As colour, taste and texture combine to describe our experience of food, so our visual impressions are completed by a fusion of senses that cluster – like pixels – to finish the overall picture. When it comes to visual communication, the sense of touch is notably influential in igniting response.
Our immune systems harden to junk that fills inboxes and letterboxes, but our resistance weakens towards the things that penetrate our senses – objects that can be touched, and whose effects can be felt. Our increasing reliance on electronic communication is undisputable, however, there’s nothing that quite matches the ability of print – by its very tactile nature – to engage on a more intimate level.
Pairing design effects with choice of printed surface allows the sense of touch to close the loop between what’s seen and what’s perceived. For anyone doubting that paper is the second most sustainable industrial resource, Two Sides will dispel some popular myths. Designing for print, we can make informed choices that fit the requirements of a design brief, and speaking of choices… G F Smith’s range is rich enough to get us salivating at the prospect of adding tactile substance to visual and verbal content.
We’ve been working for several years with a particular client who recognises the value of sensory appeal through her printed message: Julia Beusch is an accomplished jewellery designer whose joy of working with precious metals and gemstones is reflected in her printed sales material.
As a piece of Julia’s jewellery becomes a part of the wearer’s ‘signature’, so the way she corresponds with each individual is equally personal. Though her work is showcased online at juliabeusch.co.uk and displayed in her Oxford studio, what’s apparent is the ability of print to reach the hearts of her customers and connect them quite personally to her handicraft.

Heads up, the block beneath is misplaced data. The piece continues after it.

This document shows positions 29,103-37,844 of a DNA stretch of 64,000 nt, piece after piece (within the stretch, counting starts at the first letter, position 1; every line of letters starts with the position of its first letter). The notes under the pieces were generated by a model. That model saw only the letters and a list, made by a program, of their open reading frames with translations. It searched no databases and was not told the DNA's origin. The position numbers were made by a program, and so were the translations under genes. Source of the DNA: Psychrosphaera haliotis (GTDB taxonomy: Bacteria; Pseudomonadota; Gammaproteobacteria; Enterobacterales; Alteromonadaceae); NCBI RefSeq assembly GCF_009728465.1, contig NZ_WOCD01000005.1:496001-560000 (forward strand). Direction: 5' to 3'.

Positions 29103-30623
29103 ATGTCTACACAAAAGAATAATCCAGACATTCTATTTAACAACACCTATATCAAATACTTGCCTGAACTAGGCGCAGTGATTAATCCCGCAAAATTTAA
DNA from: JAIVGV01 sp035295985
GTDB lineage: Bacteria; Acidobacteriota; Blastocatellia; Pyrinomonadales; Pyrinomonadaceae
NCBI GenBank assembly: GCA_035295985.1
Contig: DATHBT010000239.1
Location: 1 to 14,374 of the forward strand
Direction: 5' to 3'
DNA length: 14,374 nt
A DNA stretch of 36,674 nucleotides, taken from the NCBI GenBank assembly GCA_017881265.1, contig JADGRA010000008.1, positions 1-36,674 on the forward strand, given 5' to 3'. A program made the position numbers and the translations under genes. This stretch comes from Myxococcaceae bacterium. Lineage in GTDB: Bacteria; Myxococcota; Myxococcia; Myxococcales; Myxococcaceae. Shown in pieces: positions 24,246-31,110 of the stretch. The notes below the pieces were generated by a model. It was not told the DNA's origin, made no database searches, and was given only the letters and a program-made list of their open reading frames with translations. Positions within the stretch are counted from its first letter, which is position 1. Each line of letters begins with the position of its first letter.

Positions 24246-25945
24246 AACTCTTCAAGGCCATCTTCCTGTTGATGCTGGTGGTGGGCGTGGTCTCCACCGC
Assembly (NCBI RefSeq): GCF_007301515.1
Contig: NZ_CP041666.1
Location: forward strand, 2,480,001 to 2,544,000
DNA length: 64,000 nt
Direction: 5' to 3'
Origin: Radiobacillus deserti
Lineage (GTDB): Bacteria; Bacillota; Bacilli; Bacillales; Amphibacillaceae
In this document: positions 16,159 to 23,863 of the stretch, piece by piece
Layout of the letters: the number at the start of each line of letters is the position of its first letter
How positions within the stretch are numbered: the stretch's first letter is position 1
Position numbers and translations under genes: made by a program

Whether drawing on the thrill of entering a sweetshop, alluding to their desire for beauty and permanence or sharing the excitement of opening a jewellery box, the concepts behind her printed cards reveal as much about the recipients as they do their sender. Rich in use of texture and colour, Julia’s printed mailers are enthusiastically received and talked about at her private views.
This year’s theme mirrors the personal journey Julia has made over the years and celebrates a recent milestone: the relocation of her inspiring new workshop to Oxford.
Julia’s private viewing invitations are printed and finished to high standard by KMS Litho. This year, we paid a visit to Baddeley Brothers in Hackney, where her cards and stationery received gold foiling, embossing and gilt edging. We were greeted by Chris and Charles Pertwee and given the tour of the works. We couldn’t resist buying copies of their new book, published by Spitalfields Life Books, knowing we could get them signed later that day by the designer, David Pearson. (See below our favourite quotes from Baddeley Brothers’ book – you’ll just have to imagine the scent of ink and texture of the pages...)
Seeing all the stunning effects that could be achieved with paper through intaglio, thermography, foiling, engraving, embossing and letterpress lit the tinder of our creative imagination. We left with a collection of sumptuous samples and plenty of ideas to share with clients who, like Julia, appreciate the value of touch to support all that they accomplish through their digital communications.
A beautifully produced piece of print adds substance to messages relayed through other media. Mail order companies such as Boden depend on their catalogues as their shopfront, sending out 20 million annually in the UK. This kind of organisation places the printed catalogue at the heart of its communications. Purchases are made through the colour infused, story led catalogues, as shoppers flick through the uncoated pages, before turning to their screens to fill their baskets.
At its most effective, marketing is a truly multi-media experience, enriched through personal contact and tactility. No matter what your business, the laws of attraction are the same. As designers of print, we can help create the spark.
11th December 2015